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Quality of Water in Cleaning

Water forms an important part of the cleaning process. It removes the gross soils from various surfaces and in most cases does 30-80% cleaning itself. It also solubilises detergent and soil. This helps in the detergent’s contact with soils and cleaning. Water, then, rinses all the soils, detergents and makes the surface clean. In many cases, water quality may dictate what detergents are to be used for a particular process.

Important parameters of water

Composition of water changes from place to place and from source to source. Natural pure water is very rare. Most of the time water picks up various components from its surroundings and its nature changes. Rainwater picks up the particles from the atmosphere while river water picks up the organic and inorganic matters in it. Sometimes even clay is picked up by water, making it look different. The parameters of water which are important from cleaning point of view are as under:

  1. Appearance, taste, odour and clarity:Taste or odour in water is normally due to the presence of microorganisms, minerals, chlorine, hydrogen sulphide or other decomposed products. The foul smell indicates microbial contamination. Such water is not suitable for cleaning. In fact, it may soil the surface or even contaminate the already cleaned surface. Presence of clay or organic matter in traces can result in turbid water. Smell of rotten eggs indicates presence of sulphur reducing bacteria. Many times water is seen slightly coloured due to presence of iron or manganese.
  2. pH:The pH indicates the acidity or alkalinity of water. Presence of certain salts makes it more alkaline. However, in most cases it is between 6 and 8 and does not affect cleaning within this range.
  3. Hardness:The presence of calcium and magnesium salts in water makes it hard. This is the single largest factor to interfere in the cleaning process. Temporary hardness is due to bicarbonates of calcium and magnesium and permanent hardness is due to sulphates, nitrates and chlorides of Calcium and Magnesium. The main drawbacks of hardness are they precipitate on either heating or when pH is increased due to addition of alkali. The calcium salts which are soluble in normal water become insoluble at higher pH or at elevated temperatures and are thrown out of solution. The calcium or magnesium carbonates, being insoluble in water, precipitate out and form scales on the surface. We observe this everywhere. Some of the examples are scaling on heating surfaces, greying of white fabric and choking of pipes due to scales, etc.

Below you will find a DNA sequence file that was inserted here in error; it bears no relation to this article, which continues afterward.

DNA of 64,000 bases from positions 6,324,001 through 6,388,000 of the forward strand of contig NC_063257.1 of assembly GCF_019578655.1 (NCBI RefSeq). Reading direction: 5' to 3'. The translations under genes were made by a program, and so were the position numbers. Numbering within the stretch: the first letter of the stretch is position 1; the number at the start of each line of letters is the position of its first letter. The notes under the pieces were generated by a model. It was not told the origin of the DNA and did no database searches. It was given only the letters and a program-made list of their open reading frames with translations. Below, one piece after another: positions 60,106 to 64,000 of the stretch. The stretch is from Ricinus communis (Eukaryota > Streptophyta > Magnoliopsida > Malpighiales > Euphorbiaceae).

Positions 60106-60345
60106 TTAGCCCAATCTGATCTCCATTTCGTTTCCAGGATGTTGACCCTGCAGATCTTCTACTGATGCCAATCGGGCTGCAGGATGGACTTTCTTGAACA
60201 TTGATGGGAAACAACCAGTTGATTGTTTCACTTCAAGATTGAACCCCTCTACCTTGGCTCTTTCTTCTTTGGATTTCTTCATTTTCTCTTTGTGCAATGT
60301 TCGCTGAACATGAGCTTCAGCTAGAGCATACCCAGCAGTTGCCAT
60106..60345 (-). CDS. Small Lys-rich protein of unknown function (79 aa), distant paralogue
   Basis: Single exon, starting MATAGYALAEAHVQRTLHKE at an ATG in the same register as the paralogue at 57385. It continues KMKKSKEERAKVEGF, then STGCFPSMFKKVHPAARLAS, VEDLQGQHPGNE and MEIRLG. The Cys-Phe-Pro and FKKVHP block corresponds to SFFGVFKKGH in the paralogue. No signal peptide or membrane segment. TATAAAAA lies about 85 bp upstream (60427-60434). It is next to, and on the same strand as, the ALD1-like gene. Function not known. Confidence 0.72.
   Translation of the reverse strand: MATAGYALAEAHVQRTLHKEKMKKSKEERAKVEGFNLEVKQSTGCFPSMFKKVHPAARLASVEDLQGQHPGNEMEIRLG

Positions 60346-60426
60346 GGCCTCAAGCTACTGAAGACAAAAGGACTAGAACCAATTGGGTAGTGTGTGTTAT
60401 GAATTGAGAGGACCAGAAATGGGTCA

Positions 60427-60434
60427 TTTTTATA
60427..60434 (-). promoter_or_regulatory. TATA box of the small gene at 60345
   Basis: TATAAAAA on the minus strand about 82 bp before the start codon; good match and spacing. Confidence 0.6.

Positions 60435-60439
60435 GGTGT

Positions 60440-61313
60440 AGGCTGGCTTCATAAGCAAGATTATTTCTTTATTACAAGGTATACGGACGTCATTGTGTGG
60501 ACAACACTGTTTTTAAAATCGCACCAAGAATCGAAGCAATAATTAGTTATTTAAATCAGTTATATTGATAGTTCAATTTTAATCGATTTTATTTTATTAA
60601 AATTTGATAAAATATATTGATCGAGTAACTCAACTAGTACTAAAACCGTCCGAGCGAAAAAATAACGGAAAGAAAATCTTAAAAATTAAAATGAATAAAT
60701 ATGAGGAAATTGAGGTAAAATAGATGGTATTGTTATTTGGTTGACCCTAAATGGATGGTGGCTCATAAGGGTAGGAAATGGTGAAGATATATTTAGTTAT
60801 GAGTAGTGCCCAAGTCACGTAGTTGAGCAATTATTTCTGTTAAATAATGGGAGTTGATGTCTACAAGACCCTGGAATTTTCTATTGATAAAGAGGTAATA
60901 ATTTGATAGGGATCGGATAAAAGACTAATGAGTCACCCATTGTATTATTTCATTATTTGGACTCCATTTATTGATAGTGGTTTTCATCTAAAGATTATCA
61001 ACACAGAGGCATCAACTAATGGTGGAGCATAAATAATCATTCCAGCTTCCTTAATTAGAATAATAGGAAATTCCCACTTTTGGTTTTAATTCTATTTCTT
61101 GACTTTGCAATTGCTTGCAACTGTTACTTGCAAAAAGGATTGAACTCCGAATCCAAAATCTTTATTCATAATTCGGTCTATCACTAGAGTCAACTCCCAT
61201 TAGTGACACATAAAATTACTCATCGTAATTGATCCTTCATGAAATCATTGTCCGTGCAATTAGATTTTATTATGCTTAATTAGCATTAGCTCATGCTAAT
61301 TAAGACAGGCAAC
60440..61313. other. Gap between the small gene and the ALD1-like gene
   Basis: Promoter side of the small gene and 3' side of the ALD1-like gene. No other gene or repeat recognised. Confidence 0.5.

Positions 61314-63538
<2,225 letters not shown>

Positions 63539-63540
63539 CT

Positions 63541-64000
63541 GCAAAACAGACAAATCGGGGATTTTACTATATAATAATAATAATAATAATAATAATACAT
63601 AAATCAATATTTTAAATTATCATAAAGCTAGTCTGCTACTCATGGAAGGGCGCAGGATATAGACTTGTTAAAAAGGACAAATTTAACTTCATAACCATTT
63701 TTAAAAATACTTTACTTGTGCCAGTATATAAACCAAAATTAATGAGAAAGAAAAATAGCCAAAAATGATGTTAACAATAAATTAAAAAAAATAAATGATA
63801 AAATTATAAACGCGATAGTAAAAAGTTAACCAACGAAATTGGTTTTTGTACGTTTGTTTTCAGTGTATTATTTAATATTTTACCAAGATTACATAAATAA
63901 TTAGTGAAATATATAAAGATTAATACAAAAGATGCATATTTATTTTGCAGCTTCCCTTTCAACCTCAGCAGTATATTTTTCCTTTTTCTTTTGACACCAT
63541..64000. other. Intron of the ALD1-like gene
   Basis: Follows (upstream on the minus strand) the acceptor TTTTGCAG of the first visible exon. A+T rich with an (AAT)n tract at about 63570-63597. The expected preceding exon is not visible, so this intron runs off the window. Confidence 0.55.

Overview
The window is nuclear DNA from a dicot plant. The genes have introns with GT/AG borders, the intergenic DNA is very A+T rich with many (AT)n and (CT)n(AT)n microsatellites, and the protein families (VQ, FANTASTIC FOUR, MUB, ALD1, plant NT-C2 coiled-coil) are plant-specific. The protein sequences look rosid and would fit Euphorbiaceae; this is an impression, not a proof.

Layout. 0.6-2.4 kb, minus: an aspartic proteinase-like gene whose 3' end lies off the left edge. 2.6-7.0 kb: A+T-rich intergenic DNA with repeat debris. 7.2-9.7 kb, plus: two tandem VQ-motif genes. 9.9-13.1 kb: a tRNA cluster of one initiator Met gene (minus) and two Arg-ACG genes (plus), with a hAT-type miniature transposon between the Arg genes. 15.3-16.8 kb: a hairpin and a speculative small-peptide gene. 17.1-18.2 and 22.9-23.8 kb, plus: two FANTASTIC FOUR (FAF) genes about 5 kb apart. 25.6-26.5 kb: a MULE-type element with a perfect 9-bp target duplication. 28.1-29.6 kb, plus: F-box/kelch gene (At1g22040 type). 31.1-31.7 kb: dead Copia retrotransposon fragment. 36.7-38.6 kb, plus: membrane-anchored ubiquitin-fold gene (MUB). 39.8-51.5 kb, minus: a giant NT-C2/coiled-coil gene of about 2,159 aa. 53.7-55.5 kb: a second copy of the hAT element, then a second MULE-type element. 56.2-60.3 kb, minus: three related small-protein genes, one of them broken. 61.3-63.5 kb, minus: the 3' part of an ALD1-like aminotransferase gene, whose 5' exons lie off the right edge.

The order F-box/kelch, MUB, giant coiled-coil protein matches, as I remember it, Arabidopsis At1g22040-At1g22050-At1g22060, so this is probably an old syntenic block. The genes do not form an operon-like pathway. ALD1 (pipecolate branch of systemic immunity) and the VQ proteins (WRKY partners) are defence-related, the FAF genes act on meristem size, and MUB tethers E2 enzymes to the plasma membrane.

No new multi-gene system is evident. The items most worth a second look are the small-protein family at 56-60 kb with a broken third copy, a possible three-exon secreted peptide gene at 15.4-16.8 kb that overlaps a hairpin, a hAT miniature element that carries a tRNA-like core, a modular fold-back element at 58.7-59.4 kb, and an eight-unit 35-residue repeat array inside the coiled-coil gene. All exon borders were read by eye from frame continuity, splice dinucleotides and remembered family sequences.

The main disadvantages of hard water are:

  • They react with detergent and a part of detergent gets consumed due to hardness. This results in excess use of detergent.
  • They form soap scum and prevent effective removal of fatty soil. The calcium and magnesium salts from the water react with fatty acids in fatty soil to form Ca / Mg soap which is insoluble. This not only is difficult to dissolve in water, but forms a viscous insoluble layer on the surface of fatty soil making it extremely difficult to remove. Thus, removal of fatty soil is extremely difficult using hard water.
  • It suppresses foam.
  • The scales create problems in terms of making heat transfer more difficult, reduce pipe diameters and consume more chemicals. Scales also pose a threat microbiologically as they harbour bacteria and make surfaces difficult to disinfect.

Improve water quality for better cleaning

First of all, water has to be microbiologically safe. Treatment with chlorine is the most convenient and cheaper way of doing it. A quantity of 2ppm chlorine will almost make it fit for this job. There are other ways of treating as well.

A simple filtration through fine filters will remove most of the suspended solids and possibility the turbidity.

Use of chelating agents will take care of hardness; however, it is one of the costliest way of softening water. Conventionally, ion exchange technology is used to replace Ca and Mg by Na ions, thus converting hard water soft. The softening process does not change total solids much as only Ca or Mg gets replaced by Na ions.

If total solids are also very high, either demineralisation process is used. Here, both anions and cations are replaced by H and OH ions respectively. Alternately, reverse osmosis technique can be used to remove large dissolved solids load. However, in a system where total solids are high, a softening treatment is preferred prior to RO filtration in order to avoid scaling in the membranes.

The managers in charge of the cleaning processes need to understand the following critical facts:

  1. Ion exchange is the simplest and most cost effective way to remove hardness and can result in saving huge costs in detergents besides improving performances.
  2. The water used for rinsing has to be of good microbial quality or else, the already cleaned and sanitised surfaces could get contaminated again.

Finally, the following specs are recommended for water to be used for effective cleaning:

Hemant Godbole,
Regional Director-RD & E (APAC),
Diversey India Pvt Ltd
Water forms an important part of the cleaning process. It removes the gross soils from various surfaces and in most cases does 30-80% cleaning itself. It also solubilises detergent and soil. This helps in the detergent’s contact with soils and cleaning. Water, then, rinses all the soils, detergents and makes the surface clean. In many cases, water quality may dictate what detergents are to be used for a particular process. Important parameters of water Composition of water changes from place to place and from source to source. Natural pure water is very rare. Most of the time water picks up…

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